Saturday, June 9, 2018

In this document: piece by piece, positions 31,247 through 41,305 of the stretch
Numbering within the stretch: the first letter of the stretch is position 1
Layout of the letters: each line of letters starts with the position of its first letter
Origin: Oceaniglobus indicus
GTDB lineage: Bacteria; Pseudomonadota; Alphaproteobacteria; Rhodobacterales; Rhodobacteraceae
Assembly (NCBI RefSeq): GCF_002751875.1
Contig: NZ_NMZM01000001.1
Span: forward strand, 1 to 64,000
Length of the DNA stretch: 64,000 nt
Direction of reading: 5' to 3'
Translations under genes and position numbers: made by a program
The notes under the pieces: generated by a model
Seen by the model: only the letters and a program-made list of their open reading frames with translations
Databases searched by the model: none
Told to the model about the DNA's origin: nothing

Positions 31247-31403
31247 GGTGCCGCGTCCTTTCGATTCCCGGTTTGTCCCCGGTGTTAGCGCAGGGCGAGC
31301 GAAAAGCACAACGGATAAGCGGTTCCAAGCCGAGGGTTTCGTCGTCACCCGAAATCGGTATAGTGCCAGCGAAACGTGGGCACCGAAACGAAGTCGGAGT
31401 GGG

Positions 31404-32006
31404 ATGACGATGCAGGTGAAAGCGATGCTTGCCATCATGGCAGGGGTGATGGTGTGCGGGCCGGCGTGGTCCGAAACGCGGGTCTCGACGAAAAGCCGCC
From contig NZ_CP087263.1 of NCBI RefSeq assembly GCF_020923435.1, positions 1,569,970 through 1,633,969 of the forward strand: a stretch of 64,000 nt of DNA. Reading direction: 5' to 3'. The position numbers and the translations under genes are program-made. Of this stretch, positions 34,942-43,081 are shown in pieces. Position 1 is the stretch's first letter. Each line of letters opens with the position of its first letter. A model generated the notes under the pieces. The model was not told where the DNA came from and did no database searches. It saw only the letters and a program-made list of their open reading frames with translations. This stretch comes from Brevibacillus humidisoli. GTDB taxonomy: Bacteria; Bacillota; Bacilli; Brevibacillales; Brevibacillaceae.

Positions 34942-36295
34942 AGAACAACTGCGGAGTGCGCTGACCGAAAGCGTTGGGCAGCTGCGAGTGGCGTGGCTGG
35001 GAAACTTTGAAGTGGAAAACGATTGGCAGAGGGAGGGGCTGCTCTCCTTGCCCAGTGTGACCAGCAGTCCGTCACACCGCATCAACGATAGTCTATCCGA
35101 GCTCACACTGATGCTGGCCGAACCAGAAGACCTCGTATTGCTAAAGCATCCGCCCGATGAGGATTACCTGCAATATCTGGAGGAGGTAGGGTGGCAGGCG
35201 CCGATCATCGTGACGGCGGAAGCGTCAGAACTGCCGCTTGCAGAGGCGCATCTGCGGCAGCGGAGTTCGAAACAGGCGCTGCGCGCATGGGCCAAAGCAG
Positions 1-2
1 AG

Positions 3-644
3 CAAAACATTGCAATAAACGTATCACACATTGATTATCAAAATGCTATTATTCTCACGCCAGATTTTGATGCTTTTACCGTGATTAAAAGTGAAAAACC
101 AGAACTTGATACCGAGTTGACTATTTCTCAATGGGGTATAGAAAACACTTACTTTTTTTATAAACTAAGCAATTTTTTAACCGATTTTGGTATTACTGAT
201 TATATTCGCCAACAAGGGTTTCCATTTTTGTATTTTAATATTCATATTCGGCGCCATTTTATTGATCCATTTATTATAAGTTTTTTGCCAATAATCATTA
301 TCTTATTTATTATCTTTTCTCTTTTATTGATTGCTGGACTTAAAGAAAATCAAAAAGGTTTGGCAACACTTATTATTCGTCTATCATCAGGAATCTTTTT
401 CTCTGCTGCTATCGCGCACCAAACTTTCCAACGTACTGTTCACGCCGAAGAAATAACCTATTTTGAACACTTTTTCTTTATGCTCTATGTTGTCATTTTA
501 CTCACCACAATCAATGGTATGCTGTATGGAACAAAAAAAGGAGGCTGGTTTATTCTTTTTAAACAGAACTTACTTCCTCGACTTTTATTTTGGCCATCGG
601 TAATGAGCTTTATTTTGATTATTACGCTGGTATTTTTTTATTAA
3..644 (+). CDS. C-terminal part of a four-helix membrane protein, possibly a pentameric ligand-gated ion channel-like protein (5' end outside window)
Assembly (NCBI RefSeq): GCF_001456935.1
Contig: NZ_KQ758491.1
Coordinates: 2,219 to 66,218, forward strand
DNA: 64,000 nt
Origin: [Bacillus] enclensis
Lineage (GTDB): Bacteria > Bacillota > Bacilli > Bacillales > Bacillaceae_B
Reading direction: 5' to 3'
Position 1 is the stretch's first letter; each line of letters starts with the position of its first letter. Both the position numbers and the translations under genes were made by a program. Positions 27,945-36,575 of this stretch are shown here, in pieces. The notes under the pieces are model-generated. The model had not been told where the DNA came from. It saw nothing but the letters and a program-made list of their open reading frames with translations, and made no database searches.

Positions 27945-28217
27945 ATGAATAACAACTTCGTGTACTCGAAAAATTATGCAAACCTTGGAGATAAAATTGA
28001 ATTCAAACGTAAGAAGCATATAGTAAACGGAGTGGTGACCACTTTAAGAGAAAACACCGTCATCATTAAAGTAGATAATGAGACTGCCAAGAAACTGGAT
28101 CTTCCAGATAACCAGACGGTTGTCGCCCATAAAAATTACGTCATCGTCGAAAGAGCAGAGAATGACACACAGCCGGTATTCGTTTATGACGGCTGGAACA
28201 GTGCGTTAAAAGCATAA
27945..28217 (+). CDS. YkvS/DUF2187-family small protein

Popper showed us that we only can falsify theories, never proof their certainty with the result (as quoted over and over again by Popper): There is no absolute certainty. Does that not automatically imply that scientists have to believe in a current model/theory as long as it has not been falsified? Maybe this "belief" is proportional to the number of times this current model has been tried to falsify, but still I would say, one cannot escape the "belief" element. And this is not restricted to Popper's scheme. Kuhn's world of paradigms needs at least as much, if not more the belief in the current paradigm. So, surprisingly, although I believe (oh no!) that one motivation for scientists to work in science always has been the safety of experimental falsification or the safety of logical falsification of theoretical models respectively, none in science seems to be able to escape the element of belief at all??